This is easier said than done since you need to avoid “feelings” and focus on objectively measured results. Therefore, monitoring and logging are crucial to support your results and keep convincing the large business crowd. A good point of reference would be to start measuring the “old versus new” world. Think of:
- Measure the speed of deployment before and after the Cloud Native migration.
- Fewer security incidents (in production) since vulnerabilities and security misconfigurations are found and fixed earlier in the process.
- Re-usability is based on common patterns and solutions. Fewer teams re-invent the wheel over and over again. Establish common building blocks which are well maintained and offered in different versions to teams can adopt them at their own pace.
Ready for the next level?
Improve: level 4
Level 4 is all about improvements on various aspects which are related to the developer teams’ day-to-day activities. Examples of these are: controlling governance-related aspects such as access control, follow-ups on security-related aspects, and Policy plus Compliance as Code. Improved and better-supported APIs that reduce the communications overhead to other teams and departments.
In short, teams can focus more on business-related aspects than infrastructure and other less valuable activities. Perhaps one can also state that team sprints have fewer “tasks” and more “User Stories” to deliver business features. Since there is less focus on infrastructure-related aspects, the business gets a louder voice in what’s being developed and brought to production. This also fuels the expectations of the business outcomes. More focus on the realization of KPIs (remember level 1?) and more reporting to the (senior) management about compliance, security (business risks), and costs.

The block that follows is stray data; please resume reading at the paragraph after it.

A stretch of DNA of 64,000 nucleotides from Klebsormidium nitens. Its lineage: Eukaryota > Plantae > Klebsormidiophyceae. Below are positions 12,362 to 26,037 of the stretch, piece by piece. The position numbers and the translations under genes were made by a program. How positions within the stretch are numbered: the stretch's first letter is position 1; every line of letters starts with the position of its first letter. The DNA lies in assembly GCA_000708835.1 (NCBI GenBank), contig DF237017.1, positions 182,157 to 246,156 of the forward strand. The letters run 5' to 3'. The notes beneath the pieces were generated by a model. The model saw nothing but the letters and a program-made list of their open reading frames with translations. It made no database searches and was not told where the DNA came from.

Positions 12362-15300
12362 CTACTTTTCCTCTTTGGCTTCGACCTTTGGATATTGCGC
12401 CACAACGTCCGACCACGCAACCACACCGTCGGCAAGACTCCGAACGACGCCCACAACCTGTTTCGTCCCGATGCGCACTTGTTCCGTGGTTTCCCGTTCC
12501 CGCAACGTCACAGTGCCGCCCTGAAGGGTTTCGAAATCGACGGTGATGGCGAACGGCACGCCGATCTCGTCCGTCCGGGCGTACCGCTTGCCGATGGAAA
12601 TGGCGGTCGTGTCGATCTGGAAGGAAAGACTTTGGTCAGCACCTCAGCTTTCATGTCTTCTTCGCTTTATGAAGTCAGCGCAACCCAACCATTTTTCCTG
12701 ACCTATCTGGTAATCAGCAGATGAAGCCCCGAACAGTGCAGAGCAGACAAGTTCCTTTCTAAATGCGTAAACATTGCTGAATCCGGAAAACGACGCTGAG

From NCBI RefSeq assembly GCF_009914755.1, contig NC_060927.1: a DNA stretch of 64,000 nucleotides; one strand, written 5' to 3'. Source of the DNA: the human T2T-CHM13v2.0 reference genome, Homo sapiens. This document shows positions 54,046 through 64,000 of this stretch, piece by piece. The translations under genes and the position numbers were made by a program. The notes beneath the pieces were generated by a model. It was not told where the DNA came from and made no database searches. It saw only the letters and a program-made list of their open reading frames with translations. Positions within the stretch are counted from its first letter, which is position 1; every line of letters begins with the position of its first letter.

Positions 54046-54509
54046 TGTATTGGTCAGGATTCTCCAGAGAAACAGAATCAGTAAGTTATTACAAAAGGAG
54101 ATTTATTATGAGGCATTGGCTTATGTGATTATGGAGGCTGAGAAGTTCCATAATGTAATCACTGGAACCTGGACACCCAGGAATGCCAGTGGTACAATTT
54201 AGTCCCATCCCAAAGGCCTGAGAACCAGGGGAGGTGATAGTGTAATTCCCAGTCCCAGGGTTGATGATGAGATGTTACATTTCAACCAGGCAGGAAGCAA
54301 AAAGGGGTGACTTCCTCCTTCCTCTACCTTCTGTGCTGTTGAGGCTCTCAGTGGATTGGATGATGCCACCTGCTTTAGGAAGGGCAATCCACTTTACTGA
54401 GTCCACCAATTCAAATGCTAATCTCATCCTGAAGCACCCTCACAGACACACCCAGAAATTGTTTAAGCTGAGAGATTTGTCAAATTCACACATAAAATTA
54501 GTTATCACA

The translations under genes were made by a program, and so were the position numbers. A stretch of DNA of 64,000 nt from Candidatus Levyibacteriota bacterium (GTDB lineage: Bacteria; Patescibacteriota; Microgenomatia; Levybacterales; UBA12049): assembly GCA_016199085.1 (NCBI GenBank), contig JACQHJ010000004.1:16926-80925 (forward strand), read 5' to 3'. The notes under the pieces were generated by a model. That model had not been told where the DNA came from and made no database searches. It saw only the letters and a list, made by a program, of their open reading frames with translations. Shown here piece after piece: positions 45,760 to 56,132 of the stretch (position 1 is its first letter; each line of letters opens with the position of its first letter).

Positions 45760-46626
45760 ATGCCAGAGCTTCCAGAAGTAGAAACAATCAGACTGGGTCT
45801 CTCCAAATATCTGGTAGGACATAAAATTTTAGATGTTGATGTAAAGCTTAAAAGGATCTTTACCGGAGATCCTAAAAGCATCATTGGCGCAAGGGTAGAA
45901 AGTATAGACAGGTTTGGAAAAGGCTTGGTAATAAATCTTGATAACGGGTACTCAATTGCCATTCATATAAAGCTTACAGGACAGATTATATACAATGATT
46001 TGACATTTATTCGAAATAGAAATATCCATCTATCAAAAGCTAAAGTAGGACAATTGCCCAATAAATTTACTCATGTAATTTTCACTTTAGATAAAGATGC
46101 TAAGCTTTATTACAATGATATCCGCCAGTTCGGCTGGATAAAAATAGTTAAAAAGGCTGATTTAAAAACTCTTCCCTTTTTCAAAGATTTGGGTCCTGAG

Keep in mind the business targets, it’s now time to optimize the applications to focus more and more on these goals and also demonstrate it during sprint reviews. Technical aspects vanish bit by bit and business areas get more attention. This would even attract business leaders higher in the organization so your team is put in the spotlight (again).
And this further accelerates other teams so they will also change their applications according to your best practices. In the meantime, you will be ready to further optimize a lot of other aspects.
Optimize: level 5
This is the last level of the Maturity Model. Perhaps you might think there is nothing left to do here. But there is always room for improvement.
Consider the following topics to further optimize everything you already did:
- Raise the bar for the KPIs you already achieved: even less downtime, even more paying customers (conversion), and even faster shipment to production.
- Try to reduce costs even more by automating the complicated tasks which were not optimized before.
- Further, reduce human errors by enabling tools to auto-remediate security issues and test your applications against them.
- Constantly measure your application performance, perhaps even in production to generate even more revenue.
As you can see there are still many aspects which can be improved which you might not notice yet. As a matter of fact, it’s time to show your results to the CEO and CFO or the board of your organization. It’s important to get top business buy-in so new (strategic) goals can be established. When your application reaches this stage, you’ve done very well and you can be proud of yourself and the team.
The CNCF works on a Cloud-Native Maturity Model. Besides the common categories such as people, processes, and technology, it’s also focused on Business Outcomes. In this article, I picked this category to deepen the topic and help people understand the interplay of Business and IT here. It’s vital for everyone in the organization to understand the business goals to transform and optimize their (Cloud Native) applications in such a way that KPIs help to measure the true business benefits. I hope this inspired you to implement your next features and to further grow the organization you’re working in.